How balanced, transparent and apologetic are your Practice’s complaint response letters? Would the Parliamentary & Health Service Ombudsman (PHSO) approve of your approach? Have you been criticised previously by the PHSO for the tone of your letters? Complaints handling is becoming an increasing issue for the NHS and the Ombudsman is receiving more and more complaints about the way their NHS complaint has been handled. This trend has to be reversed.
Apologise – Always
A sincere apology within any complaints response letter is absolutely crucial. Many clinicians and healthcare professionals fear this, feeling that it is admitting liability and opening the floodgates for litigation. This is categorically not the case, and the GMC, NMC and NHS Litigation Authority have all issued statements confirming this to their members. They all recommend providing apologies to complainants.
Others baulk at the idea of apologising when they haven’t done anything wrong. Although this is understandable to a point, it doesn’t take into consideration that making a complaint, particularly about someone in authority, is a pretty stressful thing to do. For every complaint made there are around eight others who felt the same, but didn’t complain. Even when the records have shown that the complainant’s understanding was incorrect and no wrong was done to the patient, a sincere apology offered that the complainant felt so upset/angry/frustrated or whatever they’ve said they feel, is good practice. If you don’t apologise and your complainant takes their complaint to the Ombudsman, not only will she recommend that you give one, you will be heavily criticised for not doing so originally.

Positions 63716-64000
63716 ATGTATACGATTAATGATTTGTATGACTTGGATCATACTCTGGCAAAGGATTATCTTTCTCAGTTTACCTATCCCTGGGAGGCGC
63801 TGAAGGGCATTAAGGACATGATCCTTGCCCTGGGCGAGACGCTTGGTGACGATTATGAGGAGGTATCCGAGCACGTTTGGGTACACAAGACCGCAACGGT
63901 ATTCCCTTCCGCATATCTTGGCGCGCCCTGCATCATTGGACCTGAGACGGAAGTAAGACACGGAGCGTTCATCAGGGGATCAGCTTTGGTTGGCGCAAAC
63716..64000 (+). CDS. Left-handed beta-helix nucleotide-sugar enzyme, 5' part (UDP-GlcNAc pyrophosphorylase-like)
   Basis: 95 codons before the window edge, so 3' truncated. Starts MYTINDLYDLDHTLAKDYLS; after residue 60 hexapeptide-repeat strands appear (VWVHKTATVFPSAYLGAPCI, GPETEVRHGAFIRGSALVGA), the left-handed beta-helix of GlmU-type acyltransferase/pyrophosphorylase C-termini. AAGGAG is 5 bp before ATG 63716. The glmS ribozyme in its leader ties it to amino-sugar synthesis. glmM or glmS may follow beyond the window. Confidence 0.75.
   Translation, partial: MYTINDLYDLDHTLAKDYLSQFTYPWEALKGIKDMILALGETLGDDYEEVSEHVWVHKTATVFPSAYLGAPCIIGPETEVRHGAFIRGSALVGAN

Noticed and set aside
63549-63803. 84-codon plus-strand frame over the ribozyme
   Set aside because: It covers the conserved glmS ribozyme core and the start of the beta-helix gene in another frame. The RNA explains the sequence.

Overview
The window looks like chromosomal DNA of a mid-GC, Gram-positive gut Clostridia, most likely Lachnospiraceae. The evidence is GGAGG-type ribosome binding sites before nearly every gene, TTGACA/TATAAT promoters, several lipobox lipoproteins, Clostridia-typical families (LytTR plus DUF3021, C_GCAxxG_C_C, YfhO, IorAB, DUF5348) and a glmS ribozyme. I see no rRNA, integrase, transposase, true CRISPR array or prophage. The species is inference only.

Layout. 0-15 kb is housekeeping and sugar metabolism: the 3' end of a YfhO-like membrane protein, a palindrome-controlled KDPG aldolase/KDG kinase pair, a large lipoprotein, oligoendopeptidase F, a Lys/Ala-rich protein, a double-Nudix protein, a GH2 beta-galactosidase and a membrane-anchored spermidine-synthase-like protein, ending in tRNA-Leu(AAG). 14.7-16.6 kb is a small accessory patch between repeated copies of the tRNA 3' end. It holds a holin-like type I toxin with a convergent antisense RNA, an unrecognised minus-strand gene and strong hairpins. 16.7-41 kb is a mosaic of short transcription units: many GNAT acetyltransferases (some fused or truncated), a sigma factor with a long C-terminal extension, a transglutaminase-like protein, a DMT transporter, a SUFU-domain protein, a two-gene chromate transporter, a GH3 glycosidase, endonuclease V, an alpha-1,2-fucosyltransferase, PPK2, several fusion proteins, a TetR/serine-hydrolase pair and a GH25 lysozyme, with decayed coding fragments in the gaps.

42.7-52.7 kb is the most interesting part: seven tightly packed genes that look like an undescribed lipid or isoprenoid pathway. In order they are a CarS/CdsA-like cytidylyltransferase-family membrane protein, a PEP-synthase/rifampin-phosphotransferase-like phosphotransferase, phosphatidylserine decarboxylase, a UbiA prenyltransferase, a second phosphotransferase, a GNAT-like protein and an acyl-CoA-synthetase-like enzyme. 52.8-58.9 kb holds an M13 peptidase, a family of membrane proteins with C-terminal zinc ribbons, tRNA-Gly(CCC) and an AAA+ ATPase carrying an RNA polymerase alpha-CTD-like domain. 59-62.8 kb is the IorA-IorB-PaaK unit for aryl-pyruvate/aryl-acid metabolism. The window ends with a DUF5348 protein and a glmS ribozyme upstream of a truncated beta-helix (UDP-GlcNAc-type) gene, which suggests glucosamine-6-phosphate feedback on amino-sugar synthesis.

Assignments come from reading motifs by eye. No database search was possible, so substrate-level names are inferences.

Address Inappropriate Behaviour
This doesn’t mean, however, that if a complainant has acted inappropriately – aggressively for instance – this can be mentioned in the correct manner and with some understanding, within the response letter. If this is just one of several aggressive instances, though, this should be addressed separately, in line with your practice’s policy. No matter how aggrieved the complainant is and how well made their complaint may be, there is no place for aggression of any kind within the NHS.
Support Both Complainant and Complained About
Ultimately, complaints are stressful for all involved, not least the healthcare professionals. Support for all employees throughout the process is vital and they should all be clear that blame is not apportioned, but they must be accountable for their actions and decisions.
Learning can be taken from even the most straightforward complaints and changes made to processes or additional training undertaken as a result, can go a long way to ensuring that the event does not happen again. Sharing any learning practice-wide and even further, will benefit both staff and patients alike.
Author: Julie Cartwright
NHS Complaints investigation expert and owner of Peaceful Life Limited. Julie has been writing NHS complaints responses for 13 years and now trains healthcare professionals in the regulations, and investigating & responding to complaints.